One of the defendants in an $82 million class action over the wipe-out of one third of Australia's abalone industry has settled before a Supreme Court trial.
Southern Ocean Mariculture, the abalone farm that unleashed a herpes-like virus in 2006, has reached an agreement in principle with 10 abalone licence holders.
Before the outbreak, the licence holders controlled about 32 per cent of Victoria's abalone exports, which generated about $70 million a year. Many have had their life savings eroded, the cost of commercial licences plunging from about $6 million in 2006 to less than $1 million.
Maurice Blackburn principal Jacob Varghese, who is acting on behalf of the licence holders, said the terms of the settlement were confidential and still being finalised.
Southern Ocean Mariculture was one of two defendants in the class action, the other being the Victorian government, which has been accused of failing to control the spread of the disease.
Mr Varghese welcomed the settlement and said the firm would pursue the state government.
"This settlement does not affect the outstanding issues in the class action still being run against the state government, which has always been the primary respondent," he said.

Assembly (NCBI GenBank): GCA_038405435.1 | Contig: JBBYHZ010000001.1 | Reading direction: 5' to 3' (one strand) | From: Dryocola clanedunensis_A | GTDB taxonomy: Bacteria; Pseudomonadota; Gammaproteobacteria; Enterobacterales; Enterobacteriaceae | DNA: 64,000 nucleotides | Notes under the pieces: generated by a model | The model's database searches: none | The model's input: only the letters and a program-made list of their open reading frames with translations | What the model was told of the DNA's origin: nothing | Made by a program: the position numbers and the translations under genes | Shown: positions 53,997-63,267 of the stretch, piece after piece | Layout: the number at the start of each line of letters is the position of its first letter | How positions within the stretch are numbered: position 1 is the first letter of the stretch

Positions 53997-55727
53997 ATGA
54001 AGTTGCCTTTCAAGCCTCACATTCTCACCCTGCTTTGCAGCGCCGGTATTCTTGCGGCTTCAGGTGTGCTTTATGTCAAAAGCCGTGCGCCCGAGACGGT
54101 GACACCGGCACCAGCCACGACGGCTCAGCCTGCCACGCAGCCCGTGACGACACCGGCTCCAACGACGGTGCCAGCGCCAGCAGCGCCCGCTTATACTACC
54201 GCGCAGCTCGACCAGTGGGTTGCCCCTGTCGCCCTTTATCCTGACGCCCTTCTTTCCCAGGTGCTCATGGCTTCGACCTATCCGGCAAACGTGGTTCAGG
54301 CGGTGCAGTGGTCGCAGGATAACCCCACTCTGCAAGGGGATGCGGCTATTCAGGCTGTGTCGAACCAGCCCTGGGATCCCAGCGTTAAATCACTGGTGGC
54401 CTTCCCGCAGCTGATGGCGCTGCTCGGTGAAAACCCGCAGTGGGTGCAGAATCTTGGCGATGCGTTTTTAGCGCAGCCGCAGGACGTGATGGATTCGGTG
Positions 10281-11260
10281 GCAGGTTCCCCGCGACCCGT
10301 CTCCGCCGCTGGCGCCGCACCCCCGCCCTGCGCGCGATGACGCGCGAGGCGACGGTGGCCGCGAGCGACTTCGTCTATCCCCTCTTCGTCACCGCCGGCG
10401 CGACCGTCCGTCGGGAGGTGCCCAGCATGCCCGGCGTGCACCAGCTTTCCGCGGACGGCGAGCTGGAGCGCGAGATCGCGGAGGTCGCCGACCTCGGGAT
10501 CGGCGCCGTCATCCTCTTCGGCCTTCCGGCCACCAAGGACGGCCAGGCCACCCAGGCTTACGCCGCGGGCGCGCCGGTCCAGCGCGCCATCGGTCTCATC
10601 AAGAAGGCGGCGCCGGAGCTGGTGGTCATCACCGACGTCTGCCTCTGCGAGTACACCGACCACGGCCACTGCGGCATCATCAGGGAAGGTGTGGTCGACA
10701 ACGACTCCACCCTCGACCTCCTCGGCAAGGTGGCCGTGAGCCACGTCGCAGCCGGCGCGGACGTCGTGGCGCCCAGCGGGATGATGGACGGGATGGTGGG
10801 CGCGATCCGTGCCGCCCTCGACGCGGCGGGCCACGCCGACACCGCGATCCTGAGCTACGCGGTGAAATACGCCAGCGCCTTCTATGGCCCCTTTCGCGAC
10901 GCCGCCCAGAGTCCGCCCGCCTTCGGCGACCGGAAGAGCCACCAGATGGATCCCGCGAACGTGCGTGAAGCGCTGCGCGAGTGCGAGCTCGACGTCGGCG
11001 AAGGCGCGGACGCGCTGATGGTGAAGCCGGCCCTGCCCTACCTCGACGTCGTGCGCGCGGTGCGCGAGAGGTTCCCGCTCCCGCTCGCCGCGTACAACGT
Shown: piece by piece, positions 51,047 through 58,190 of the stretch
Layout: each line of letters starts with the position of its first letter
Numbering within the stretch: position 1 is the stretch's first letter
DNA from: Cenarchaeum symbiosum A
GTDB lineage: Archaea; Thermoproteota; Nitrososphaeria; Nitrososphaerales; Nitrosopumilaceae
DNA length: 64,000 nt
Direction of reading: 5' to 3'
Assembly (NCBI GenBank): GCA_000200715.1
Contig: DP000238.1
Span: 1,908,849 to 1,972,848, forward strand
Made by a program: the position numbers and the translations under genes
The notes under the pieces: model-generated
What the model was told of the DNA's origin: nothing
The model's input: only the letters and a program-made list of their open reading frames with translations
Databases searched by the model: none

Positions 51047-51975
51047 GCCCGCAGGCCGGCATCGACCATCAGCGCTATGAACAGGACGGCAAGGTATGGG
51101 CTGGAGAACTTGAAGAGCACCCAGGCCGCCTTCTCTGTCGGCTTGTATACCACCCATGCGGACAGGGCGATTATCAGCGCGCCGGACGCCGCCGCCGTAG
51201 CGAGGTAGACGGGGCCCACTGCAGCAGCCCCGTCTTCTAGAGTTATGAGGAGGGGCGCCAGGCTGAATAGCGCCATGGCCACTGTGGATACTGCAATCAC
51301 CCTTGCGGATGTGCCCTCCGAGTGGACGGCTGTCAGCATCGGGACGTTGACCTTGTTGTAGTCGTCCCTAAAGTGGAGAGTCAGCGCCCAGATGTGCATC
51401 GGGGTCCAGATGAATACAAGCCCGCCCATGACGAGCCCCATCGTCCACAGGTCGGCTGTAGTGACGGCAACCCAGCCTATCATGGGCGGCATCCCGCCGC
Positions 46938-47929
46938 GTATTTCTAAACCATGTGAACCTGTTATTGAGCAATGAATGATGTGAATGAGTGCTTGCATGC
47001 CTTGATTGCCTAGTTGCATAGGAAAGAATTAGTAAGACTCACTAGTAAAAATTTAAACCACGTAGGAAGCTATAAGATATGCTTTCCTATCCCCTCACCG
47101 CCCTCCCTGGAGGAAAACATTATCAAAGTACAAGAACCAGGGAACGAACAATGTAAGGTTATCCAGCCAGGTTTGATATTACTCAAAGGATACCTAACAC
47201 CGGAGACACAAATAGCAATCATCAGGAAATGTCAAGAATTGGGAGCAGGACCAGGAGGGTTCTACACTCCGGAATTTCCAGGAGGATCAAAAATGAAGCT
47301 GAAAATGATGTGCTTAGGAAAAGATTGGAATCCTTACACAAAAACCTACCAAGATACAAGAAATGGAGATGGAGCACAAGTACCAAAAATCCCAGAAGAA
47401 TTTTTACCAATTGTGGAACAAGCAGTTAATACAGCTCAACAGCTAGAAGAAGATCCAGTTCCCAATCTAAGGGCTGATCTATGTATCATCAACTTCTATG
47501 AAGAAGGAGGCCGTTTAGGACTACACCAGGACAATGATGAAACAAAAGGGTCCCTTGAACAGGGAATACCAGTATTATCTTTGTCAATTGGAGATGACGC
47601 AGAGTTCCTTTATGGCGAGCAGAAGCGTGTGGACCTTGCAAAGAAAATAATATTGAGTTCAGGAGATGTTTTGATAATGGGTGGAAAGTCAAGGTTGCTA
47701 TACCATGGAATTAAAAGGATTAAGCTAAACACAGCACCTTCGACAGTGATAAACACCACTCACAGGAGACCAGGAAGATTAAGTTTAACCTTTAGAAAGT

Southern Ocean Mariculture reported the outbreak to the Department of Primary Industries but the department failed to shut down the farm, allowing it to continue to pump contaminated water into the ocean, Mr Varghese said.
Infected wild abalone were found soon after on a reef near Port Fairy in Victoria, he said. It then spread from near the Victorian/South Australian border to Cape Otway.
Most of the abalone harvested in the affected area, known as the western zone, was exported to Asia.
Mr Varghese said it could take decades for the area to recover from the virus.
Victorian Premier Denis Napthine, whose electorate covers the bulk of the western zone, has previously declined to comment while the matter is before the courts.
But Dr Napthine has publicly accused the former Labor government several times of failing to control the outbreak.
The trial is set to begin in Victoria's Supreme Court on Monday.